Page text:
AP: Fog Lake began in January of 2012 when I resurfaced some old ambient/drone recordings from 2008-2009, my high school days. I originally intended FL to be just a drone recording alias, but that drastically changed when I started tinkering around with more pop oriented 'songs'. I decided to stick with the name Fog Lake. I feel like the project began to materialize when I finished up my first record, and I got a little bit of exposure from that. I gotta say I was quite surprised and flattered that anyone would even bother to listen to what I was doing, so I decided to try pushing it further.

How did your relationship with Orchid Tapes establish? We are major fans/lovers of the label.

AP: It's an interesting one, I knew Warren way back on this music forum. This was around 2008-2009 as well. He'd always be posting about his new recording project "Foxes in Fiction" which I was heavily into and inspired by. "Swung from the Branches" remains one of my favorite albums of all time. Over the summer of 2013 Warren asked me if I would like to do a release with Orchid Tapes and it was an opportunity I couldn't pass up. I was so excited that I scrapped what I was working on at the time and began work on what would become "Virgo Indigo".

What does Virgo Indigo as a phrase mean to you, in relationship to the album or in general?

AP: I'm gonna keep it real here because I simply thought it sounded cool. The name popped into my head one night and I liked it. Combining words and phrases that kinda slip off the tongue is a lot of fun to me. "Virgo Indigo" sounds like some weird color you'd see in a paint shop, or some bullshit psychic hotline.

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The album's theme seems to particularly play with a notion of heartbreak and loneliness, attached to a dreamy nature and glimpses of hope. What are your current surroundings like and did they inspire your lyrics/sounds?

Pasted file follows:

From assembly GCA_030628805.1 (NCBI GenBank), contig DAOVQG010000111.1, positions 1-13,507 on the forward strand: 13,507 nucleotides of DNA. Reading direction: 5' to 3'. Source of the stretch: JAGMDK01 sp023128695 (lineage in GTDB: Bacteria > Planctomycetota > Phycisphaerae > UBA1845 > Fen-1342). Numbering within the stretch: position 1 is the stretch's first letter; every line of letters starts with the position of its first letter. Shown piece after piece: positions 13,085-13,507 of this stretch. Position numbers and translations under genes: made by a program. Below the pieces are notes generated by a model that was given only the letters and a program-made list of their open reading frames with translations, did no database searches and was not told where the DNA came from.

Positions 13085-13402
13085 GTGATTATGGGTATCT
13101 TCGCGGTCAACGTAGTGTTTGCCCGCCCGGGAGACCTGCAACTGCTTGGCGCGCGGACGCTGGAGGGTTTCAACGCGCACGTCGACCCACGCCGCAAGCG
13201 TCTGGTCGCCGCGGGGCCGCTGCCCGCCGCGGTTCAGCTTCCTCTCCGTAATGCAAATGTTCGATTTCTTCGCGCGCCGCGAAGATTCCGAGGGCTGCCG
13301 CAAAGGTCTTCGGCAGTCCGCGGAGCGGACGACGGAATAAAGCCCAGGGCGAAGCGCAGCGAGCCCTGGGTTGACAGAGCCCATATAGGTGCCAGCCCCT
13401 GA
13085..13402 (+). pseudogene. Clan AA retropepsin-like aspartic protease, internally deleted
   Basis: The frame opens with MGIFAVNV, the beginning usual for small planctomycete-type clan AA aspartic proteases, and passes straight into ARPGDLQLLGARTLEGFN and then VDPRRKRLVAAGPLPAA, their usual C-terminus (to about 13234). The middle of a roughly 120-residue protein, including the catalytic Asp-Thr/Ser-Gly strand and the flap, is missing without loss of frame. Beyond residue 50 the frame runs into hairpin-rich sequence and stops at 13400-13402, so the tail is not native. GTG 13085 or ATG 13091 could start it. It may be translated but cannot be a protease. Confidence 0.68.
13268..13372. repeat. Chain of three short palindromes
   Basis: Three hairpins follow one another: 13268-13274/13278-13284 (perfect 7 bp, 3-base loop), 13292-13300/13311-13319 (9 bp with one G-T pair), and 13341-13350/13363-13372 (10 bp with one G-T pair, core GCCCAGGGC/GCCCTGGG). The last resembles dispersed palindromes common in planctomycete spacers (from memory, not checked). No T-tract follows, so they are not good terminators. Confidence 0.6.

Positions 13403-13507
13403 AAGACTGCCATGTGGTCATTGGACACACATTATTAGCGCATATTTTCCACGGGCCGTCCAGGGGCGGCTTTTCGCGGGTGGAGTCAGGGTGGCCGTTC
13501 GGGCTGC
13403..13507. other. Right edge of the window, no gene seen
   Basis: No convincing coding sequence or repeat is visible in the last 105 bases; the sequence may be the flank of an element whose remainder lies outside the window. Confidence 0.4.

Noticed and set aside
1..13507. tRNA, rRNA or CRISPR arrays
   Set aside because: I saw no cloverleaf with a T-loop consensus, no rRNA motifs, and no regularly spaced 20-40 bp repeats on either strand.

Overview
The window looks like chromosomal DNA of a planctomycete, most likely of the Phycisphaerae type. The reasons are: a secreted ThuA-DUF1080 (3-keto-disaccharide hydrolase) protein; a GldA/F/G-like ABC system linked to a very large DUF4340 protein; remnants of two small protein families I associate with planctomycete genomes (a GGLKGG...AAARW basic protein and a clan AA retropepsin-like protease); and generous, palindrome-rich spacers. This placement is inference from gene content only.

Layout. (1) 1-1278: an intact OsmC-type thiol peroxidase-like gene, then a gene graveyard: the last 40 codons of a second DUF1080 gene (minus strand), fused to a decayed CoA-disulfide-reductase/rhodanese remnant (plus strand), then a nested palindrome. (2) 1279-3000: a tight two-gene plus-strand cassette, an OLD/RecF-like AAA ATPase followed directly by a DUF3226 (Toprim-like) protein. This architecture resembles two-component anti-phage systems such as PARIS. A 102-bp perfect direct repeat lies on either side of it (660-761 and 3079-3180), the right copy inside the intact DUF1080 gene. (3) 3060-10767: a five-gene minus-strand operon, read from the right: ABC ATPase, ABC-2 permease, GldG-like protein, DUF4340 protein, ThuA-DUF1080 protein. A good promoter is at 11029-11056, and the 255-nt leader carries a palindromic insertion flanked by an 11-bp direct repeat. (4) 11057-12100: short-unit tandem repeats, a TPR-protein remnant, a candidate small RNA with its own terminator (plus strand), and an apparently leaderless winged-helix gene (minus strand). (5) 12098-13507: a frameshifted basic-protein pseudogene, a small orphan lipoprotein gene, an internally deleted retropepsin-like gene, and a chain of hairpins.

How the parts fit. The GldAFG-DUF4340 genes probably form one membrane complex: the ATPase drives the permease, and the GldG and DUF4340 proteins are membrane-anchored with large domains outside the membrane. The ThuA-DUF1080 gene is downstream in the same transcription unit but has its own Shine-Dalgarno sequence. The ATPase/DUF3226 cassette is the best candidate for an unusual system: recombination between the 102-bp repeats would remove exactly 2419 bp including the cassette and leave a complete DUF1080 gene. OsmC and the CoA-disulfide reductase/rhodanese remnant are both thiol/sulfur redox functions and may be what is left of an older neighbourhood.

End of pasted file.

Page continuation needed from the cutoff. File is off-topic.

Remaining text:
AP: I have to spend a lot of time by myself to make these records, which I hope can change in the future. 2013 was another bad year and I moved to the city during the writing/recording of Virgo. I tracked it in a pretty cramped room, right in the heart of downtown St Johns. You know, jelly bean houses. It was a drastic kind of change for me, so everything from the sounds of traffic at night to the orange glow of the city sky inspired the sound of the album.

Do you plan on touring for this record? I feel like you would melt many hearts / make people cry (in a good way).

AP: Aw, thank-you! Well I've only played a few shows so far in the city of St John's but touring is something I've been thinking about a lot. I've been talking to my friend Michael of The Raspberry Heaven who is based in Toronto and I can see us definitely doing a tour there sometime soon. Michael's been a great supporter of my music and I would recommend anyone to check out his. We collaborated on a track over the summer and you can find it on youtube I believe. I am also considering touring the island of Newfoundland or trying to get a gig at the Halifax Pop Explosion or something. It's definitely something I need to put more thought into.

What is your favorite genre or artist to listen to on a rainy day?

AP: That's a good question. I think my favorite "pouring rain" band would have to be Slint. I love rain and Slint goes well with that. Spiderland really does it for me. I wanna go back to 1991 every day.

 

Interview: Avalon Emerson

04 Dec 2013 — Henning Lahmann

San Francisco-based producer Avalon Emerson has been on our radar for a good while now, so the recent news of the imminent arrival of Emerson's debut physical release, the Pressure/Quoi! 12", met our unashamed excitement. The vinyl includes four tracks – two new productions by herself, and two different remixes on "Quoi!" on the flip side, both provided by German duo Tuff City Kids. In anticipation of the release, we've talked to Emerson via email about her work and the electronic music scene in the Bay Area. Read the interview after the break.

The Pressure/Quoi! 12" is out January 13 on San Francisco's Icee Hot. Stream clips below.

(Photo by J. Astra Brinkmann)

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You've been producing tracks for a while now, but this is your first – physical, "proper" – release. When did you first start making music, and when did you start DJing?